Two new papers from the McCarroll lab describe ways of using nanoliter droplets to answer questions in genetics and biology. Droplets provide a way of scaling molecular biological reactions across tens of thousands of tiny reaction compartments.
In Drop-phase, Jack Regan, Nolan Kamitaki and colleagues describe a way to quickly determine the chromosomal phase of multiple sequence variants, even when those variants are separated by substantial genomic distances. Their approach involves partitioning genomic DNA across thousands of droplets, then analyzing how alleles from different loci co-partition across the droplets.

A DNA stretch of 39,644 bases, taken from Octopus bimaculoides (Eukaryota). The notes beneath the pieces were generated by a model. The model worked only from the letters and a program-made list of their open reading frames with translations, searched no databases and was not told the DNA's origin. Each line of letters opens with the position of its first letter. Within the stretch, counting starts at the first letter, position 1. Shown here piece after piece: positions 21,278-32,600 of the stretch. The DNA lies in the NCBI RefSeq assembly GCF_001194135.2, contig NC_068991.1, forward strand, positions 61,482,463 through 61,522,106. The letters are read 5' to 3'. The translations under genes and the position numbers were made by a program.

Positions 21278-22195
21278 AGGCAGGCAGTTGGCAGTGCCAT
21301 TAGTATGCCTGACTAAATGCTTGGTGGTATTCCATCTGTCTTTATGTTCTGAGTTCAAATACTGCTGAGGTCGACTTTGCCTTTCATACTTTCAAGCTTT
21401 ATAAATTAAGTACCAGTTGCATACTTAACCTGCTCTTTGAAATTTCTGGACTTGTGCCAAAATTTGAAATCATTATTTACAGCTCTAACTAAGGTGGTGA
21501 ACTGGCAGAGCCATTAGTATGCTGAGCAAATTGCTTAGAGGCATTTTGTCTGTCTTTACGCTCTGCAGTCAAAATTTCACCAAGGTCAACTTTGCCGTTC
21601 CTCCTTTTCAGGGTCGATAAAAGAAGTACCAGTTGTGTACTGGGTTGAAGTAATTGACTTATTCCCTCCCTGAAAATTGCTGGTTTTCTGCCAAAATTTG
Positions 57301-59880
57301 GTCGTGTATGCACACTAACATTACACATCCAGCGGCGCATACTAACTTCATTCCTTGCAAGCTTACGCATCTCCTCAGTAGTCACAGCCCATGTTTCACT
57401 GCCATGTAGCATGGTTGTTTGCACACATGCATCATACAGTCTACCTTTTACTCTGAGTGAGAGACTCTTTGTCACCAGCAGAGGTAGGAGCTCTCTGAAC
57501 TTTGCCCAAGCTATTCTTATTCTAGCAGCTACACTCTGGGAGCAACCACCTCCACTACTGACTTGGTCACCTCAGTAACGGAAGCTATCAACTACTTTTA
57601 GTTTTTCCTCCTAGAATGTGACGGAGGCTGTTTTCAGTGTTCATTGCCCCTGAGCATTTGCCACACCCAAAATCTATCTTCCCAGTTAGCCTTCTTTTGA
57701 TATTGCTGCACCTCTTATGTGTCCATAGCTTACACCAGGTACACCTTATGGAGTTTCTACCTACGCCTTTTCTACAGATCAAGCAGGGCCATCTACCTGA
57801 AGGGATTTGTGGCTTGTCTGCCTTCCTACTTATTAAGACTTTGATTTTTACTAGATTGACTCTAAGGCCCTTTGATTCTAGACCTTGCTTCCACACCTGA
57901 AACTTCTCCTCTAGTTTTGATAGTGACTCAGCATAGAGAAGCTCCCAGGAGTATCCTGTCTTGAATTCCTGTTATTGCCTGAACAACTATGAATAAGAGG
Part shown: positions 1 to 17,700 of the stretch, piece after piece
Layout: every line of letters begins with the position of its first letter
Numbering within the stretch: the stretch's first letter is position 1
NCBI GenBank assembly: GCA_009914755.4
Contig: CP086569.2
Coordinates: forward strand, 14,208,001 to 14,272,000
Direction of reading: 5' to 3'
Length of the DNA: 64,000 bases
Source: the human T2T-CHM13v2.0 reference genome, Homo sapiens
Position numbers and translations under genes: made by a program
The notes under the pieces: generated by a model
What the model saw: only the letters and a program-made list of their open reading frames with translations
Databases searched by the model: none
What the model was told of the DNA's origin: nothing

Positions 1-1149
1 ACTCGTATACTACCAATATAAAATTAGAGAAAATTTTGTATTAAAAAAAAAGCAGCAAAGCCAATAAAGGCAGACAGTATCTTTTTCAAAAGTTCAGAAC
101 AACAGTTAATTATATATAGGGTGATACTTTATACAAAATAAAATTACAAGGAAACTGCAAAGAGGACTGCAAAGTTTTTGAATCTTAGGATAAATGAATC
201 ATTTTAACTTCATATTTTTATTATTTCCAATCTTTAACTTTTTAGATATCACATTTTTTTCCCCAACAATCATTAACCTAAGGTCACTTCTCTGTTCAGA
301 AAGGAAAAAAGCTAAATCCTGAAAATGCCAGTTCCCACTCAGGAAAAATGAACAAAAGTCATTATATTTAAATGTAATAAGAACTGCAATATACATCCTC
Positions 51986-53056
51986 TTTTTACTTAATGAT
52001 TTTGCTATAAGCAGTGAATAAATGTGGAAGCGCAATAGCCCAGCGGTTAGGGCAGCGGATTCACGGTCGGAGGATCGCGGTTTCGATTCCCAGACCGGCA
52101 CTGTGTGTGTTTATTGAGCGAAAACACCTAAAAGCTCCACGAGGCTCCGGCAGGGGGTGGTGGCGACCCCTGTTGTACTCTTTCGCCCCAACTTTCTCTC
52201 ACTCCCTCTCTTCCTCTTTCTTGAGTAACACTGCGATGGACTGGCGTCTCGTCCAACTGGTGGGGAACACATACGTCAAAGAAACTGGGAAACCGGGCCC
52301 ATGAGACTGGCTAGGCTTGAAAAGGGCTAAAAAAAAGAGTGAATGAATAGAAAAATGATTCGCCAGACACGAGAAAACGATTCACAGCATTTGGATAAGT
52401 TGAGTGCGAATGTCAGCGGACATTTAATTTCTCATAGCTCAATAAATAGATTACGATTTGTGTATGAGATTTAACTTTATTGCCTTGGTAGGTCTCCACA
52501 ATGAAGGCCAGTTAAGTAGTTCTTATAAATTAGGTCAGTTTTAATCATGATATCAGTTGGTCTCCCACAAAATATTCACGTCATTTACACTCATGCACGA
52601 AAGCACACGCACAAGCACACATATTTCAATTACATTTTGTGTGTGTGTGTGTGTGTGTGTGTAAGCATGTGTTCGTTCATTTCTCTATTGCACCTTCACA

In Drop-seq, Evan Macosko and colleagues describe a way to profile genome-wide gene expression in thousands of individual cells, in facile, inexpensive experiments. The approach involves enacpsulating cells in droplets while using beads to deliver distinct DNA barcodes to each droplet. Macosko and colleagues used the approach to profile 44,808 individual cells from the mouse retina.